Ten Years After 9/11, It’s Still Good Guys Vs. Bad Guys

Even as a young person, I was more interested in the gray areas than in good versus evil.

In announcing Osama bin Laden’s death, President Obama invoked a simpler time in our country when we all rallied together in the wake of national tragedy:

On September 11, 2001, in our time of grief, the American people came together. We offered our neighbors a hand, and we offered the wounded our blood. We reaffirmed our ties to each other, and our love of community and country. On that day, no matter where we came from, what God we prayed to, or what race or ethnicity we were, we were united as one American family… [T]onight, let us think back to the sense of unity that prevailed on 9/11.

A New York Times article a few days later talked to young people who grew up in the shadow of that event and celebrated bin Laden’s death in the streets. It describes some of the celebratory scenes that broke out that night:

In Washington, college students spilled in front of the White House chanting “U.S.A! U.S.A.!” and puffing cigars. In State College, Pa., 5,000 students waved flags, blew vuvuzelas, and sang the national anthem and the chorus to Bruce Springsteen’s “Born in the U.S.A.” Cheering students jumped into Mirror Lake at Ohio State — as they do with big football games — and swelled the Common in Boston.

The young people in the article say their jubilation at his death is due to the black and white outlook September 11th gave them. “The attacks were the first time they had considered that people in the rest of the world might harbor ill will toward Americans,” the article says. “The experience established the world in polarities of black and white, with Bin Laden being the new emblem of evil.” Neil Howe, a writer and historian, told the Times that for my generation, “Evil is evil, good is good. There are no antiheroes, there is no gray area. This is a Harry Potter vignette, and Voldemort is dead.”

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But my experience of that time and the years since has been significantly different. I was in my senior year high school English class when I was told that planes had hit the World Trade Center. What President Obama remembers fondly as unity, I remember as a time filled with blind uber-patriotism that was just barely covering deep grief and confusion. While the Times talked to students who felt the 9/11 attacks split the world into stark black and white relief, for me it became even grayer. It did indeed make me think about the fact that there were people in other parts of the world that hated Americans — but that only prompted me to ask why. How could people so far away hate what America represented that they would want to kill so many of us? Hate us so much that they would give their lives to kill us? What had we done to create an image of ourselves in that part of the world that was so despicable? I lived in that gray area, trying to understand what it said about our country and our relationship with other countries, while everyone else I knew waved flags.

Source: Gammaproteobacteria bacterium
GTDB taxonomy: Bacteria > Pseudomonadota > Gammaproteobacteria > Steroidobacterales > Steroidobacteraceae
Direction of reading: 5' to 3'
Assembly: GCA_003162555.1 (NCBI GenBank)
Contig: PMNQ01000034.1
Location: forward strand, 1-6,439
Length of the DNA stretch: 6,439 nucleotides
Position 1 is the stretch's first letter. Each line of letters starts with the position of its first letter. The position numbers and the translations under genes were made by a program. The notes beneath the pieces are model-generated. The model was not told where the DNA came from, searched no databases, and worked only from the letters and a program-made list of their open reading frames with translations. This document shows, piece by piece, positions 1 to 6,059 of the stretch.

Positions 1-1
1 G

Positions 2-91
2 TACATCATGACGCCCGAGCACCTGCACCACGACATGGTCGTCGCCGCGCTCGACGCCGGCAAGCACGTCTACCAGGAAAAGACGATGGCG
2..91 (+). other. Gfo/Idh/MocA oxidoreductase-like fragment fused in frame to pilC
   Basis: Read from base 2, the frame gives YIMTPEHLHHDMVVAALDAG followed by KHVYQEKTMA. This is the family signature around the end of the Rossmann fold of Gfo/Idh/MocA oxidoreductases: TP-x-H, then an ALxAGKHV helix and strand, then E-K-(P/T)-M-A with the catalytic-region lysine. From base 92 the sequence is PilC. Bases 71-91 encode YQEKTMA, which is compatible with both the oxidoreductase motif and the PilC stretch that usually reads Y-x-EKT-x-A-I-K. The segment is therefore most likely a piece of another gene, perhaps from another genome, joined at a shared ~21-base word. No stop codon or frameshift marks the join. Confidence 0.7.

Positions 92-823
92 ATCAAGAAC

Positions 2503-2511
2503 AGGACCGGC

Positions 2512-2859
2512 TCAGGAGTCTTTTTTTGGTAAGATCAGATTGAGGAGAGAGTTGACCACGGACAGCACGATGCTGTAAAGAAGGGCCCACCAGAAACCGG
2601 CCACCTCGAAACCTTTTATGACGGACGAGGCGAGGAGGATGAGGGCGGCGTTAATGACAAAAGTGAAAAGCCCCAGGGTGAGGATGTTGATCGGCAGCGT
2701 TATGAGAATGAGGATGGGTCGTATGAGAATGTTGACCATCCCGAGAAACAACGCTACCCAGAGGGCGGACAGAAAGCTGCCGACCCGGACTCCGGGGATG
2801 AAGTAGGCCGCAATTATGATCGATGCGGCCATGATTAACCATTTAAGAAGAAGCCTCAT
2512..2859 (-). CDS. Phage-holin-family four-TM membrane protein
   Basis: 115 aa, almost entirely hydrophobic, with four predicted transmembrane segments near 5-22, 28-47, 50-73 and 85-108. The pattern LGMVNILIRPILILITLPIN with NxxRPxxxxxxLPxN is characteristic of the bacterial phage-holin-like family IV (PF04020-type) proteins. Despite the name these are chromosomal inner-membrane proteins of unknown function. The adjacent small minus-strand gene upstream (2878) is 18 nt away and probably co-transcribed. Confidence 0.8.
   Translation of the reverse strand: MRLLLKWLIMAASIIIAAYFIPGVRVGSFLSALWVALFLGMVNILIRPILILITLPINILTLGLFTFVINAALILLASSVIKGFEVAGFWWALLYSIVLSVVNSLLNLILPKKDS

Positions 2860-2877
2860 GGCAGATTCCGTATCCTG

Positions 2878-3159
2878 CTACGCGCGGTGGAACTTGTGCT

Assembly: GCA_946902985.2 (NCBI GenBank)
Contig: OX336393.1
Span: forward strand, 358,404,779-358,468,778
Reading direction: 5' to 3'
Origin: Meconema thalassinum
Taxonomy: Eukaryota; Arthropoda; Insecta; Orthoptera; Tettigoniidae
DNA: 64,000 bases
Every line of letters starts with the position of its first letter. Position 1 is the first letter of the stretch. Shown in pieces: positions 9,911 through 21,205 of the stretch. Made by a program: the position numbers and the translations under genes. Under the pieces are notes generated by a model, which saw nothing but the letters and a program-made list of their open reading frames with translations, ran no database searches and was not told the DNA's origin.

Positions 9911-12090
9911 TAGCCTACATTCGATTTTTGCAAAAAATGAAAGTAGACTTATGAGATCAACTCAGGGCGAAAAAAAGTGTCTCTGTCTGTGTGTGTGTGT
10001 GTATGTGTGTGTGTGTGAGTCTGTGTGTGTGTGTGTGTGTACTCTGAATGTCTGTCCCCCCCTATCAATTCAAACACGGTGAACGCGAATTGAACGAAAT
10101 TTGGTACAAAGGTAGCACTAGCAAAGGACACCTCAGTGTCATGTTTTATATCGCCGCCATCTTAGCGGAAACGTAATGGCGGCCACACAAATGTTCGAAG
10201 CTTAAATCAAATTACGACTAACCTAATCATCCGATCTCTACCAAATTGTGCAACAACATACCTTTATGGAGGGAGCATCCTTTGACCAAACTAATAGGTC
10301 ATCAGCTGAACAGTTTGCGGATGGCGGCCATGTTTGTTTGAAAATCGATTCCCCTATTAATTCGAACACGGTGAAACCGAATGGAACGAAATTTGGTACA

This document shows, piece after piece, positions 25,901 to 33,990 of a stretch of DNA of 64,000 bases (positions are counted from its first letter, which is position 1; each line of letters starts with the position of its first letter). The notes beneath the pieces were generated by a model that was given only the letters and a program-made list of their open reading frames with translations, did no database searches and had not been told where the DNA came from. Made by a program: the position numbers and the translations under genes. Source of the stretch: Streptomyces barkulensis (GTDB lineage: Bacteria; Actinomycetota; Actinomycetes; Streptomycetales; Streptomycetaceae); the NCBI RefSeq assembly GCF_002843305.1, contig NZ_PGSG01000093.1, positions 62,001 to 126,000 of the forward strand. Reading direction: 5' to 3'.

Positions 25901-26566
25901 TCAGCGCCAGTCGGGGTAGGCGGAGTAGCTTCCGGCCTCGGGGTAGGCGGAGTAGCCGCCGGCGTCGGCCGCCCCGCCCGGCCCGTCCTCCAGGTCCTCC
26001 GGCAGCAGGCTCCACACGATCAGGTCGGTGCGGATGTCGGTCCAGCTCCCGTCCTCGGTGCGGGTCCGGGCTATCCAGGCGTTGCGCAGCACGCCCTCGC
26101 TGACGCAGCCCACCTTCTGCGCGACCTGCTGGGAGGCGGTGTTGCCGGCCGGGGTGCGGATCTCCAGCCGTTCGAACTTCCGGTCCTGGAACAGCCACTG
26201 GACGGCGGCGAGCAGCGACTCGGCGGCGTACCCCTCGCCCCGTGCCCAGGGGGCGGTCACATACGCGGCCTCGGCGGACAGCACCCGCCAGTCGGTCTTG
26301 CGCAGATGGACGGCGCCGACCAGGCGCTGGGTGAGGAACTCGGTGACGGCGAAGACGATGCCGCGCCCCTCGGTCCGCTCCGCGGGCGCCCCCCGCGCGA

That was what felt so uncomfortable about the “unity,” which translated into stars and stripes plastered along every surface, chants of “USA! USA!,” and singing the national anthem. It was a way to not have to think about the complexities and tough questions that the event brought up. Chris Hayes saw this most clearly manifested in the huge rise in the use of the term “bad guys” after 9/11. “‘Bad guys’ was a phrase that channeled our rawest emotions in the wake of 9/11, emotions that we collectively mythologize,” he wrote recently in The Nation.

To sing the national anthem, to put your hand on your heart, to fly the flag from your window, felt right and comforting, as if we could find collective refuge in this new and terrifying but refreshingly simple world we had suddenly come to inhabit — a world in which we were attacked, a world in which we must defend ourselves, a world in which bad guys were out there and wanted to do us harm.

It was that thirst for a world in which we were good and the others were bad that led to our entrance into a war in Afghanistan to seek revenge, he writes. And it was a desire for things to be simpler than they really were.

I found myself feeling that discomfort once again as I watched people pour into the streets and proudly shout, “We got the bastard!” after the announcement of bin Laden’s death. It furthers the “bad guyism,” as Hayes puts it, that kept us from questioning ourselves as a nation in the aftermath of the attacks. There’s no sense in telling people how they should feel in reaction to such an important event. Emotions rightly range from somber to relieved to joyful. But it’s the way we talk about it in public, the way we come together as a nation to experience it, that says something about how we think of ourselves in relation to the world. We’re still the good guys. And anyone who questions that is a bad guy.

Bryce Covert is Assistant Editor at New Deal 2.0.